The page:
“If you could have any power, talent or ability, what would it be?” This was the question asked by friends over dessert one night.
After thinking for a moment, I decided that aside from having the power to time travel (hello, young Elvis) I would like to be able to play the piano like Harry Connick Jr..
It isn’t as if I didn’t try. I took eight years of piano lessons, but in addition to not having the natural talent, I had an issue with my instructor who never smiled and acted like my presence was a complete inconvenience. Every Thursday afternoon, beginning in 2nd grade, I’d ride the school bus to her house, slowly walk up the driveway and timidly knock on her door, hoping she had forgotten about my lesson and had gone to the beauty parlor instead, because Lord knows, she needed it and I wanted to avoid an afternoon of hearing how I did everything wrong.
I never remember a lesson at her house that was fun or rewarding in any way. If I mastered a song, Mrs. L. would never compliment or praise me, but would simply sigh and say, “Let’s move on.”
Since I arrived directly from school, Mrs.L. would always ask if I had to use the restroom before we began. I never did, but soon realized it was an excellent way to kill time in order to shorten the tortuous lesson. To keep up the ruse, I would go to the sink and quietly turn on the water and fill the little porcelain drinking cup, then tip-toe over to the toilet and carefully pour it in, making a realistic “tinkle-tinkle” sound. I’d flush, look around for a while, then thoroughly wash my hands with her bubbly Avon soap – twice, and finally, after examining the flowers on the shower curtain, I’d return to the living room where there was an ominous head of Beethoven staring at me from the window sill.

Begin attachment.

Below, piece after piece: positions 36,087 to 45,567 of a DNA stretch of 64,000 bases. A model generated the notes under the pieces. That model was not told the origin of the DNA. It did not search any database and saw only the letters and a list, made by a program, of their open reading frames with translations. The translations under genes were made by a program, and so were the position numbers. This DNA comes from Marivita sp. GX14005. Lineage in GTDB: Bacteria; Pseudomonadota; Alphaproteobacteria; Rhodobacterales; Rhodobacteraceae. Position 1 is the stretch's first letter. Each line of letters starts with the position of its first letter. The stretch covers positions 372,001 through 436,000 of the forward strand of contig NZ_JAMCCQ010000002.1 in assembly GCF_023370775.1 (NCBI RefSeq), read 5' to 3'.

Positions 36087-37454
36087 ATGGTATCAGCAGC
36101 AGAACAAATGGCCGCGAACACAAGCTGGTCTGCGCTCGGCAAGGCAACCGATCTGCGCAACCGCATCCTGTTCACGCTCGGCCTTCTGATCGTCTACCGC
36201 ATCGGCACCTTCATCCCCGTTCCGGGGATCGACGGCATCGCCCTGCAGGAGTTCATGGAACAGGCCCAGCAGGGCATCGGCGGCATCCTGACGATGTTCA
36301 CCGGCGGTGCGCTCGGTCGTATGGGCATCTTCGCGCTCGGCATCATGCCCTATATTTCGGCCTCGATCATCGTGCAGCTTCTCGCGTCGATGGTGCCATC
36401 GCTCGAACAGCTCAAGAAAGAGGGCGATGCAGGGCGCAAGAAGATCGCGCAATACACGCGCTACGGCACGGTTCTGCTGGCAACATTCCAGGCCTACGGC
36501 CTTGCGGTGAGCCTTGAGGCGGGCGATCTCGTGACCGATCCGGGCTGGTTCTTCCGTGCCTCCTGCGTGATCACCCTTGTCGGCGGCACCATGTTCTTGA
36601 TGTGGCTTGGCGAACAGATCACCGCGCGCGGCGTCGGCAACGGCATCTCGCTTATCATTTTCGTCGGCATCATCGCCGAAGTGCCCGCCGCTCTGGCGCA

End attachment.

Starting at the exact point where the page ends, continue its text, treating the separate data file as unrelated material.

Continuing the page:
Mrs. L. had two pianos in her parlor. The older upright that I played, and a beautiful shiny black grand Steinway. She never let anyone play the Steinway until they had perfected their musical piece and although my friends bragged about playing the behemoth, she never let me near it. I would use one wrong finger or I would miss one tiny sharp, and she’d make me start again from the beginning.
One day, when Mrs. L. left the room to answer the phone, I slipped over to the Steinway, figuring she’d never know the difference. As I began to play ever-so-softly, she shrieked, “GET OFF THE STEINWAY!”
After several tortuous years of enduring weekly scoldings, I discovered a natural talent for the flute, which made much more sense because I only had to read one staff at a time (seriously, would anyone be expected to read two books at once?). I put enthusiastic effort into this new instrument because my flute teacher was encouraging, funny and let me play her expensiveÂ silver Gemeinhardt any time I asked.
Back at piano lessons one day, Mrs. L. folded her arms across her bony bosom and declared, “The flute is ruining your ability to read the bass clef. You are going to have to make a decision. It’s either the flute, or the piano.”
Looking back, I guess she thought I would go home and mull it over, but it took no thought at all for me to speak up and say,Â “I choose the flute.” Mrs. L. looked truly surprised and watched in silence as I gathered my books, walked past the Steinway and out the door where I played with a ladybug until my Mother picked me up.
Feeling as if a dark cloud was lifted, I was free of stress and on my way to discovering that sometimes it’s okay to walk away from the oppressive uprights in life in order to find your own kind of fabulous Steinway.
This article first appeared in the Gulf Coast Newspapers and The Sumter Item.